I walked down to Clark 4 to interview Wesleyan’s newest and most prominent freshman band, The Sneaky Sugars (formerly known as C4). As I arrived, a small plastic object whizzed by my head and stuck to the wall; if the quartet was nervous about their first interview, they weren’t showing it, as I realized when I interrupted a Nerf Gun fight between lead singer/rhythm guitarist Ryan Guarino ’18 and bassist Jack Maraghy ’18.
Being newcomers to Wesleyan’s music scene can appear a daunting obstacle for any group of aspiring musicians, but The Sneaky Sugars members decided to take matters into their own hands and formed a group comprised of various members from the fourth floor of Clark Hall. There’s Guarino and Maraghy, as well as funky lead guitarist Karina Caban ’18 and drummer Max Cembalest ’18 (who lives in the Nics). While fortuitous rooming selections facilitated the band’s formation, The Sneaky Sugars’ creation was spontaneous, and due in part to the nurturing of a band with a more established campus presence, Music For Drunk People (MFDP), who took the Sugars under its wing.
The band played their open gig at Delta Kappa Epsilon’s (DKE) “Sexy Winter Party.”
“We became a real band only a week before the DKE show,” Caban said. “Before that, we were just jamming last semester.”
“We became a band before we became a band,” Guarino said. “I was hanging out with Jack and MFDP and they asked me to open for them. I didn’t know what that meant and I kind of just said yes.”
“Ryan and I had the gig first, and then we realized we needed an actual band to play with,” Maraghy said.
Just a week before their opening, the band had to scramble to live up to their billing on Facebook as “the self-proclaimed greatest two-week-old rock band of all time.”
While Caban talked about the hard work that goes into putting their set together, Jack and Ryan resumed their Nerf fight and playfully joked around.
The band’s cohesive set was developed by Guarino and aided by a group who share similar musical sensibilities and expectations concerning the nature of the band’s demographic.
“Our sound is 2000’s indie-rock based,” Guarino said. “So, ‘Take Me Out,’ by Franz Ferdinand, ‘Barely Legal,’ by The Strokes, ‘Mardy Bum,’ by The Arctic Monkeys. We kept DKE in mind.”
“Basically, anything people can bump to,” Caban added. “It’s a mixture of alternative rock with punk and funk influences.”
The Sneaky Sugars showcased its new sound in a surprisingly polished set at DKE, where they played for a crowd that contained many freshmen eager to watch their classmates’ inaugural show. Backed by Caban’s commanding guitar riffs on crowd favorites such as “Take Me Out,” Guarino’s performance was reminiscent of The Strokes’ lead vocalist Julian Casablancas, and he displayed the cool demeanor of a veteran performer.
Assisted by Caban’s and Maraghy’s understated, workman-like personas, it was when Guarino began to feed off the energy of his audience during crowd pleasers such as “Mardy Bum,” and a Sneaky Sugars original, “I Fall Around,” that the band’s sound reached its high point. Their funk-inspired take on alt-rock classics is a welcome addition to the Wesleyan music scene, which already boasts another funky ensemble band, Chef.
After The Sneaky Sugars’ successful show at DKE, they realized the name C4 was not cutting it anymore, and it was time to reinvent themselves.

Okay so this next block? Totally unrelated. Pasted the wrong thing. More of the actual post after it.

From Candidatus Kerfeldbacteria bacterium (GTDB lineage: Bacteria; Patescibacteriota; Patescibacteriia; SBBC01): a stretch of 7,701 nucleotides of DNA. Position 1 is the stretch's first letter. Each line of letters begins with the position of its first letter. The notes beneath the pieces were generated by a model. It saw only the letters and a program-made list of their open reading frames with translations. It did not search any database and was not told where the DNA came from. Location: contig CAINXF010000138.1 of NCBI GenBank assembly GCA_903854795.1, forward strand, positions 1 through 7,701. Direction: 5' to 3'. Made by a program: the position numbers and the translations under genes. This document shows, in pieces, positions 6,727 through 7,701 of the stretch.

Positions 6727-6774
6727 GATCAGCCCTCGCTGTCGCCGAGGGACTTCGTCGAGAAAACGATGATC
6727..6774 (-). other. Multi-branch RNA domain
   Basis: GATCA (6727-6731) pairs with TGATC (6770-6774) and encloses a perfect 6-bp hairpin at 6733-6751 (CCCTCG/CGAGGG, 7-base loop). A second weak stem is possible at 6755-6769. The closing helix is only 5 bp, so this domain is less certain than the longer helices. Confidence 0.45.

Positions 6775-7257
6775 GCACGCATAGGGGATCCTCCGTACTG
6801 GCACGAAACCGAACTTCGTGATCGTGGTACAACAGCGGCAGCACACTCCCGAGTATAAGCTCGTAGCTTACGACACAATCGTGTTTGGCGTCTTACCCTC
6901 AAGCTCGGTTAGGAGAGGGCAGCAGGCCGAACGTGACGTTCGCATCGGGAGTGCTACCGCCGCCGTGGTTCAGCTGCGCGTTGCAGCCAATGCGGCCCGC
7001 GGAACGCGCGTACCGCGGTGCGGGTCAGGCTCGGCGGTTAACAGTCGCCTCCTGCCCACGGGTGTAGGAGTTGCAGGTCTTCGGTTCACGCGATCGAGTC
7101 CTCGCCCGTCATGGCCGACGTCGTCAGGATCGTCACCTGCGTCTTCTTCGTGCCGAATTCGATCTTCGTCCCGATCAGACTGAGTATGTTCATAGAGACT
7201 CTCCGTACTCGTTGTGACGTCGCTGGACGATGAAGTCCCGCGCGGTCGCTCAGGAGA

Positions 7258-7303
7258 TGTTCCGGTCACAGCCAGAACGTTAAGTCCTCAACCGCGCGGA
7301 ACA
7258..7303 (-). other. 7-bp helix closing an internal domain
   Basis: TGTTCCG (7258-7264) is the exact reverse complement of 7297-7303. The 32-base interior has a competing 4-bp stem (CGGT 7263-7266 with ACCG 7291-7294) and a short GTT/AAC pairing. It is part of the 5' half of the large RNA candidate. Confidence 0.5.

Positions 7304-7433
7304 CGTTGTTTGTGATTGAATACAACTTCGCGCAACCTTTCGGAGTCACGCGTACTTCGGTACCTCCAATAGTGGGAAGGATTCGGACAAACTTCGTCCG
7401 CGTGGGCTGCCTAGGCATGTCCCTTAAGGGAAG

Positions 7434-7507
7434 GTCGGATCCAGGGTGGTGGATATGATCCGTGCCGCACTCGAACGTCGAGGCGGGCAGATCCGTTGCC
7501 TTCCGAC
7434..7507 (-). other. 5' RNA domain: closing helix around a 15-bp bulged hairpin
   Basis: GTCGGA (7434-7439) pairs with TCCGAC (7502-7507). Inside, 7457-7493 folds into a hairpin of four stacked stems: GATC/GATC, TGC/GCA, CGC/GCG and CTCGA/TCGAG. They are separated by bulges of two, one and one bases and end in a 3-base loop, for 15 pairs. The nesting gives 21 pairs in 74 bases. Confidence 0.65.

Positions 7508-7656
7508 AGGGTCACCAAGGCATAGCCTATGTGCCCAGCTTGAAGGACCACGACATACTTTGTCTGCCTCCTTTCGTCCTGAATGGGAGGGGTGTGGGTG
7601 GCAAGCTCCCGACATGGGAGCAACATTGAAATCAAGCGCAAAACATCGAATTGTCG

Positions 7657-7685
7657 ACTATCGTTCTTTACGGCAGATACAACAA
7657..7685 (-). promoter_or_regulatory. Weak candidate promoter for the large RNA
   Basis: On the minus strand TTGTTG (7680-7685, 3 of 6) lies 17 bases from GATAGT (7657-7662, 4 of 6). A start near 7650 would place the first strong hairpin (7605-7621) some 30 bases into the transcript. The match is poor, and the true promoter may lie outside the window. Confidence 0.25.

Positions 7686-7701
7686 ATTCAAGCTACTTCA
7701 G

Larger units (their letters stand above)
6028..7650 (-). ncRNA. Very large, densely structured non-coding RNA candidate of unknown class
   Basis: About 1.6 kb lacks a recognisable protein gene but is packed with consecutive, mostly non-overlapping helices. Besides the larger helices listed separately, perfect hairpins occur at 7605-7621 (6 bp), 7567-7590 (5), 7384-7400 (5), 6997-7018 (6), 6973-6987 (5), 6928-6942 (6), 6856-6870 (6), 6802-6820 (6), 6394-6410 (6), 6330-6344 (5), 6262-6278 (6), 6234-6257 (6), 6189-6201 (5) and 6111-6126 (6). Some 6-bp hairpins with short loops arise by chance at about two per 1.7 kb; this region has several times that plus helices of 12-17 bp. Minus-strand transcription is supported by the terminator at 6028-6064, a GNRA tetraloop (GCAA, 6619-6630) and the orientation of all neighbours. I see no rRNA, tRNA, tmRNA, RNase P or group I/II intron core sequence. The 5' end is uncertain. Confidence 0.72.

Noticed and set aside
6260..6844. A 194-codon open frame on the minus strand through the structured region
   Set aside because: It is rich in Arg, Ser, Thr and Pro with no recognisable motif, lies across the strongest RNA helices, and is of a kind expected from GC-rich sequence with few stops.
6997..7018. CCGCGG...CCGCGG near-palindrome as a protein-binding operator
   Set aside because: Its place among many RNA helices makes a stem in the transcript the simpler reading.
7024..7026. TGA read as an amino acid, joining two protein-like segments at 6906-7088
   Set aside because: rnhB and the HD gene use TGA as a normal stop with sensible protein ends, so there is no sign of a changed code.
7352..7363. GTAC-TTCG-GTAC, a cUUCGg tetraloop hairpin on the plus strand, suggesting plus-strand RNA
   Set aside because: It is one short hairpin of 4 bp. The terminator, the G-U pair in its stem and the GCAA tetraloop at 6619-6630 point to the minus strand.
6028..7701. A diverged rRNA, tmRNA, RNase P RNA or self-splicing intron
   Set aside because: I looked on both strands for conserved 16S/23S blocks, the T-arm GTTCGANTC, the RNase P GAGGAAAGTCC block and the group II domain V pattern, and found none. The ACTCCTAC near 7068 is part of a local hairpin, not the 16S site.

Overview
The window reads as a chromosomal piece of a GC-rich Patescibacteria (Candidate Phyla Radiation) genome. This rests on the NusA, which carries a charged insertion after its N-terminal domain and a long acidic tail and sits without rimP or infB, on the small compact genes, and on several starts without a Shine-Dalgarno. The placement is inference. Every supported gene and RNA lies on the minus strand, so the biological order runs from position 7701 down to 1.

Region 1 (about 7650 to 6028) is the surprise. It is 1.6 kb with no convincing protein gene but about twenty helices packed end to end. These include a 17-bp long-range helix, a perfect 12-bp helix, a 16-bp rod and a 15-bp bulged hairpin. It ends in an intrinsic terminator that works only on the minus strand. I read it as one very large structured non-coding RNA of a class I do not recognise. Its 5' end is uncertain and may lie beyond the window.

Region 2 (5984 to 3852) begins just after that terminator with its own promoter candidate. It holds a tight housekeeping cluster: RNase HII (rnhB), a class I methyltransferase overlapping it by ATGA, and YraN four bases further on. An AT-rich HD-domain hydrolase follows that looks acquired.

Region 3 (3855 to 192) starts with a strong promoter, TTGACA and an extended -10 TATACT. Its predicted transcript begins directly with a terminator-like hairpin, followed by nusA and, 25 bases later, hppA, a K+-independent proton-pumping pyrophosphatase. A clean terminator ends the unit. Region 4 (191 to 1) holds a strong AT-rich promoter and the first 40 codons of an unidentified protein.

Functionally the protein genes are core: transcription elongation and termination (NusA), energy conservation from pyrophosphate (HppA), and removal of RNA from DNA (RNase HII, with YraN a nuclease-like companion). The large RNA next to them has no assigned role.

“C4 was low-hanging fruit,” Maraghy said. “We needed a real name.”
“It was first observed in Usdan,” Caban said. “The new name really spoke to us. There are sneaky sugars everywhere. They’re in wheat bread; who would have thought? You can find us in wheat bread. You can find us anywhere. The name means whatever you want it to mean.”
“And even the stuff you don’t want it to mean,” Maraghy adds.
As The Sneaky Sugars continue to branch out and expand their sound, they intend to develop the band by potentially featuring a fifth member more prominently, Luke Davoren ’18, who plays the keyboard and is another denizen of Clark 4. The group is increasingly focused on creating original pieces like “I Fall Around.”
“We’re actually in the middle of several songs right now,” Guarino said. “I mostly handle songwriting duty. Karina and Max contribute to the songwriting process as well.”
The band plans to play more shows at DKE and has an upcoming performance at Art House on Friday, Feb. 13, a more intimate venue that usually features a crowd of audiophiles well-versed in alternative music.
“After our upcoming show at Art House, we tentatively have two more DKE shows lined up,” Guarino said. “We would be opening for Swipe Right and MFDP.”
The band cites the congenial nature of bands such as MFDP and Swipe Right as a vital reason why they have been able to make such an immediate impact.
“MFDP has really kind of linked up with us,” Maraghy said. “As we interact with these older bands, it’s a lot of networking for the future.”
“That’s a big thing, because MFDP asked us to be their official opener. So from now on, we get that first call,” Guarino said. “With Swipe Right, I was their drummer last semester. You need to know people. That’s what it essentially comes down to if you want to get into one of these bands. It’s really hard for a freshman, maybe even a sophomore band, to find their own way without the help from an older band.”
As The Sneaky Sugars look towards the future, their goals are equal parts earnest and ambitious.
“New originals!” Guarino said.
“We want to ‘sneak’ our way to the top,” Caban said with a sarcastic smile.
As Guarino aims his Nerf Gun at one of his roommate’s posters—“Keep Calm and Carry On”—Caban added, “We want to take over.”